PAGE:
Striking mechanics at bankrupt Northwest Airlines Corp. will begin voting Friday on what the head of their union called "the worst contract in the history of airline labor."
The contract would move striking members of the Aircraft Mechanics Fraternal Association to laid-off status, making them eligible for four weeks of layoff pay and payment of accrued vacation time.
Union leader O.V. Delle-Femine said in a letter to members dated Wednesday that while AMFA's National Executive Committee has a policy of remaining neutral on contract ratification votes, it was breaking that policy in this instance.
He wrote that ratification of the contract "would be a grave disservice to our members. This imposed contract is by far the worst contract in the history of airline labor."
If union members approve the contract and the strike ends, the strikers could get six months of unemployment benefits. They would also get priority for open mechanics' jobs at the airline, although AMFA leadership predicted only a fraction would be recalled.
Voting was scheduled to begin Friday afternoon and continue through Dec. 30.
When the strike started Aug. 20, there were about 4,100 AMFA mechanics, cleaners and custodians on Northwest's payroll.
The airline had offered to retain 2,750 mechanics, but those workers would have seen 25 percent pay cuts. Northwest proposed eliminating the remaining mechanics' jobs, as well as all the cleaner and custodian positions. The carrier offered up to six months of severance for those who'd lose their jobs.
AMFA's leadership did not put that August offer up for a vote by the membership.
The airline filed for bankruptcy on Sept. 14, citing huge increases in the price of jet fuel and the highest labor cost in the industry. The airline claimed it was losing $4 million a day.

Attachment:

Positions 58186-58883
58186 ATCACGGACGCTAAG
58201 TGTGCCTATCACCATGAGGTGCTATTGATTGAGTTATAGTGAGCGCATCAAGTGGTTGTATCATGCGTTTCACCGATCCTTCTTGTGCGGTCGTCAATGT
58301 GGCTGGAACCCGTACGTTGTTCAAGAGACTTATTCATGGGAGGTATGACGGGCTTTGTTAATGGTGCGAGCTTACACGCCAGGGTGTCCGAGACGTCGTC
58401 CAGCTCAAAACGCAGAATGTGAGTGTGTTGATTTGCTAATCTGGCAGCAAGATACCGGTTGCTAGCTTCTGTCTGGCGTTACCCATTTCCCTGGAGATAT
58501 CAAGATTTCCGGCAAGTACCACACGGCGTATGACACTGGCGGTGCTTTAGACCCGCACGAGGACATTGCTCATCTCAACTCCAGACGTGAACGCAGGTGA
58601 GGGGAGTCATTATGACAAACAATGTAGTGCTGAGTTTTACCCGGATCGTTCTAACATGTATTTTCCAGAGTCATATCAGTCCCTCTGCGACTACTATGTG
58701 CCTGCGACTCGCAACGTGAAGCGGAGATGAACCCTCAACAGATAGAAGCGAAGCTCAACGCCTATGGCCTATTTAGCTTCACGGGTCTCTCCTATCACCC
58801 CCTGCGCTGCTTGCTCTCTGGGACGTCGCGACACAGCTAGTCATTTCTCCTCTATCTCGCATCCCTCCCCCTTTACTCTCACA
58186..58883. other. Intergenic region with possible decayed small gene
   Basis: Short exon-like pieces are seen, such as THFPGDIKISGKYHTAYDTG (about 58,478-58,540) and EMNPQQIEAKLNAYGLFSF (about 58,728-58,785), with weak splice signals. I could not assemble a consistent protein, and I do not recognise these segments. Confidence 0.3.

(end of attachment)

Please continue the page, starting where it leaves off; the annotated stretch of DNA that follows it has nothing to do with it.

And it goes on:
Talks continued, but rank-and-file AMFA members also did not get to vote on a September offer that would have saved 1,080 mechanics jobs, or on an October proposal that would have kept more than 500 AMFA members on the job.
Northwest has permanently replaced the strikers, and now about 880 mechanics work in the carrier's Twin Cities and Detroit hubs. About 480 of those mechanics are AMFA members who crossed picket lines and returned to work, or Northwest mechanics furloughed before the strike.
Last month, Northwest confirmed that it had hired all the mechanics it needed for its permanent work force and had shifted the remaining work to outside vendors and another Northwest union.
On the Net:
Northwest Airlines: http://www.nwa.com
Aircraft Mechanics Fraternal Association: http://www.amfanatl.org/
News stories provided by third parties are not edited by "Site Publication" staff. For suggestions and comments, please click the Contact link at the bottom of this page.
Move likely will have little impact on the bankrupt airline's operations.
Northwest Airlines and its mechanics union appear ready to seal a deal that would end a nearly four-month-old strike against the Eagan-based airline. A ratification vote on the deal is likely...
The proposed agreement would give about 3,000 striking mechanics four weeks' pay, compensation for any unused vacation time and limited job recall rights.